Differences in Solaris compared to Linux

Differences in Solaris 10/11 compared to Linux


Oracle has a good listing of system administration tools for Solaris 10 and RHEL 5 side-by-side:

//cdrom/volume used as an automatic mount point instead of /media or /run/user/
/etc/shells - Man page exists in Solaris, but file is missing.

To install VirtualBox Guest Additions use: pkgadd -d /cdrom/vbox-guest-additions-cdrom/VboxSolarisAdditions.pkg. This installs the package SUNWvboxguest.

ping -I 1 sol10 64 5 - ping at one second intervals host sol10 with 64 byte packets 5 times

catman - Command to build the man page indexes (windex) instead of makewhatis.

Software Management
Another blogger made a great summary at http://sol10pkgmgmt.blogspot.com/

pkgadd -d virtualboxguestadditions.pkg to install a software package.
pkgadd -d . SUNWbash to install from a filesystem directory.
pkginfo -  view installed package information
pkginfo -d /cdrom/cdrom0/Solaris_10/Product/ -  view package information from a directory (cdrom)

sys-unconfig Unconfigures a system, removing it's name and IP address information. Upon the next boot, the system will prompt for the new configuration.  Starting with Solaris 11, the command has been replaced with sysconfig.

touch /reconfigure - have system re-detect devices such as additional hard drives
Then use the format command to make the fdisk partition, the partition slices, and the disk label.  Use the following commands from the format prompt to carry out these actions:
  • fdisk
  • partition
  • label

useradd -m username If you don't use the -m option with Solaris, then it won't create the user's home directory.
find The find command is aware of the file time stamps in days: -atime, -mtime and -ctime, but not in minutes: -amin, -mmin, and -cmin.


The default gateway or router entry is placed in /etc/defaultrouter in Solaris 10.
The hosts table is maintained in /etc/inet/hosts file in Solaris, instead of /etc/hosts in Linux.
Combined with the /etc/inet/netmasks file in Solaris, this determines the interface configuration.
The /etc/resolv.conf file is used for DNS resolution, but it does not exist by default.
The /etc/nsswitch.conf file is used to determine order of hosts name resolution.
By default, the hosts entry is:
hosts: files
To use the nameserver entries in the /etc/resolv.conf, update /etc/nsswitch.conf  to:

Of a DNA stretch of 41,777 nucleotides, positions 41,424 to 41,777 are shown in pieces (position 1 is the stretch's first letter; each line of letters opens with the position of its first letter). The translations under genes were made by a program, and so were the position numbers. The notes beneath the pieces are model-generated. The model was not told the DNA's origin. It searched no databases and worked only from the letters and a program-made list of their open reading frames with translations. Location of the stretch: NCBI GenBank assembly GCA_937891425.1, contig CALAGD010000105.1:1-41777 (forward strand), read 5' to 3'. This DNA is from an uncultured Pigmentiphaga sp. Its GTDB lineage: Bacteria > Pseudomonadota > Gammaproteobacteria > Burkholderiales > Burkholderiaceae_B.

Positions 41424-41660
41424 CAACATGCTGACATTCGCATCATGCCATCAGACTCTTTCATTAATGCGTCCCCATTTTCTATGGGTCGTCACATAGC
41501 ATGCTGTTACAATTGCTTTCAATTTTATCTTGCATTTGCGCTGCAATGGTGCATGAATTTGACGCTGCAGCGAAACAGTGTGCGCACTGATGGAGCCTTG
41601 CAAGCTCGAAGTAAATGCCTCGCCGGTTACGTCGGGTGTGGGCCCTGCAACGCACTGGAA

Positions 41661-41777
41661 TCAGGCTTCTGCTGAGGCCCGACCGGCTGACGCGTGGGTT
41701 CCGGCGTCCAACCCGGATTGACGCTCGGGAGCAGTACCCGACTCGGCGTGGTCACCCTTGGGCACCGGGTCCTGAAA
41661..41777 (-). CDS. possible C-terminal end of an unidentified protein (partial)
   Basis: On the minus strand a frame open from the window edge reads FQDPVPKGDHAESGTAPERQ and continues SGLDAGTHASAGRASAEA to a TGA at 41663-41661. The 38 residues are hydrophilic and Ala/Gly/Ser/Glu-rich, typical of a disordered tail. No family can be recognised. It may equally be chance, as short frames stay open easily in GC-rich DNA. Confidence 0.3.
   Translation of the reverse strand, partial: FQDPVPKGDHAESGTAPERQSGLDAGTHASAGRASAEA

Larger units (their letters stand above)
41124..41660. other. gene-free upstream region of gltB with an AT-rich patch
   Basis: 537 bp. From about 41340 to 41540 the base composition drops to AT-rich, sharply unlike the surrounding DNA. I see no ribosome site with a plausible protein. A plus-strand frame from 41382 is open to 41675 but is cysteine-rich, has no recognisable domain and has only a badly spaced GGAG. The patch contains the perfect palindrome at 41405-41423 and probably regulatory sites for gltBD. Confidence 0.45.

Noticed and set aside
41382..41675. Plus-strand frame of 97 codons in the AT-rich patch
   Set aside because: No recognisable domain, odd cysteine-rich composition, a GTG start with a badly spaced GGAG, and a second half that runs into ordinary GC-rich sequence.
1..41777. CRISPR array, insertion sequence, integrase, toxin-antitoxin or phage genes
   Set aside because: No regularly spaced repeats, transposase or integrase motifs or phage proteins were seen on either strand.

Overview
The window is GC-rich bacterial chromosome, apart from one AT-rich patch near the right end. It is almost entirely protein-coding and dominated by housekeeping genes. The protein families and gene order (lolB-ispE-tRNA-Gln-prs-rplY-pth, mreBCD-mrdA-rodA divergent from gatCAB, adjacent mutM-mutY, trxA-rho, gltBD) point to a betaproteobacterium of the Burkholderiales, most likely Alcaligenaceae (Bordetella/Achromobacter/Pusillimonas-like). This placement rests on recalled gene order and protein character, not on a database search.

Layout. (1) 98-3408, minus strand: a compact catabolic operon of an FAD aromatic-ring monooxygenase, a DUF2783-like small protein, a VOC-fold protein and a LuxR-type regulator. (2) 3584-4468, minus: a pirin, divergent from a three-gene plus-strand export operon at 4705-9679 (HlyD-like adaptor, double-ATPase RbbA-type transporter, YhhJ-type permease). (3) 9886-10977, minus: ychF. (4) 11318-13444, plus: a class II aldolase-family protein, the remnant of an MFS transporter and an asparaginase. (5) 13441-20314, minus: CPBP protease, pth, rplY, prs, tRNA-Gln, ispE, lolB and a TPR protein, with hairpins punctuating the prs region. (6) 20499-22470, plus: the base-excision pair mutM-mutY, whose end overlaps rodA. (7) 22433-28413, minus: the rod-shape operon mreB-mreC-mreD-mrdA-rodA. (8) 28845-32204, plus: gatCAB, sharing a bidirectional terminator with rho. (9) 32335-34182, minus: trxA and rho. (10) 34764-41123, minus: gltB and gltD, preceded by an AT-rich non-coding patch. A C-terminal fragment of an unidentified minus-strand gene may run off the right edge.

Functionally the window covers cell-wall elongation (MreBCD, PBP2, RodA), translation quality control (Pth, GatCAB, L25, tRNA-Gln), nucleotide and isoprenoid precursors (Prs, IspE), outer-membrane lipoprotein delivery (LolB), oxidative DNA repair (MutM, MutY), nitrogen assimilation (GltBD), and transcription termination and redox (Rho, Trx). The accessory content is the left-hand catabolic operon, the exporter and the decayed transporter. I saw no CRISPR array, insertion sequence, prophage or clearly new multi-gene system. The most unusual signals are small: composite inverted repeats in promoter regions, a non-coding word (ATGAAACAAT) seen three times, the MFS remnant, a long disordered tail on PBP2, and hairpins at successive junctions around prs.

hosts: dns files
Use ifconfig -a to view all interfaces.
ifconfig e1000g0 down to bring down that interface
ifconfig e1000g0 plumb up to bring up an interface
rup - will ping all hosts in the /etc/inet/hosts file

Network Routing

The following illustrates viewing, deleting, and adding the default gateway. In this scenario, the default was, and was changed to

route -p show

route get default

route -p delete default

route -f -p

echo > /etc/defaultrouter
route -p add default
route -p show
route get default
route get

This Pocket Survival Guide to Solaris is very helpful for typical system administration tasks: http://www2.fiu.edu/~tho01/psg/sol.html

Listing services

Starting a service 

# svcadm enable svc:/network/login:rlogin

Usage: svcadm [-v] [cmd [args ... ]]

        svcadm enable [-rst] ...      - enable and online service(s)
        svcadm disable [-st] ...      - disable and offline service(s)
        svcadm restart ...            - restart specified service(s)
        svcadm refresh ...            - re-read service configuration
        svcadm mark [-It] ... - set maintenance state
        svcadm clear ...              - clear maintenance state
        svcadm milestone [-d]       - advance to a service milestone

        Services can be specified using an FMRI, abbreviation, or fnmatch(5)
        pattern, as shown in these examples for svc:/network/smtp:sendmail

        svcadm svc:/network/smtp:sendmail
        svcadm network/smtp:sendmail
        svcadm network/*mail
        svcadm network/smtp
        svcadm smtp:sendmail
        svcadm smtp
        svcadm sendmail

Shutting Down Solaris 10 

init 5 - to power off the system in Solaris. This would put most Linux distros into a graphical mode.
init 0 - to put the system in a state where it is safe to power off (PROM prompt on SPARC)

Sections of the Manual are Different

Basic user commands
System Admin commands
OS Calls
Library functions
Configuration files
Miscellaneous topics
Games and demos
Hardware and device driver files
DDI (Device Driver Interface) and DKI (Driver/Kernel Interface)
To view a manual section, you use the -s option in Solaris
man -s 4 passwd
Instead of the Linux method
man 5 passwd

Disk Management

du -k - show in kilobytes instead of 512byte sectors.  There is also a -h option.
df -k - show in kilobytes instead of 512byte sectors.  There is also a -h option.
quot -a - show all users usage of the filesystem

fdisk /dev/rdsk/c0t3d0p0 - create an initial partition before being able to use as a volume
metadb -a -f c0t3d0s2 - force creating a replica database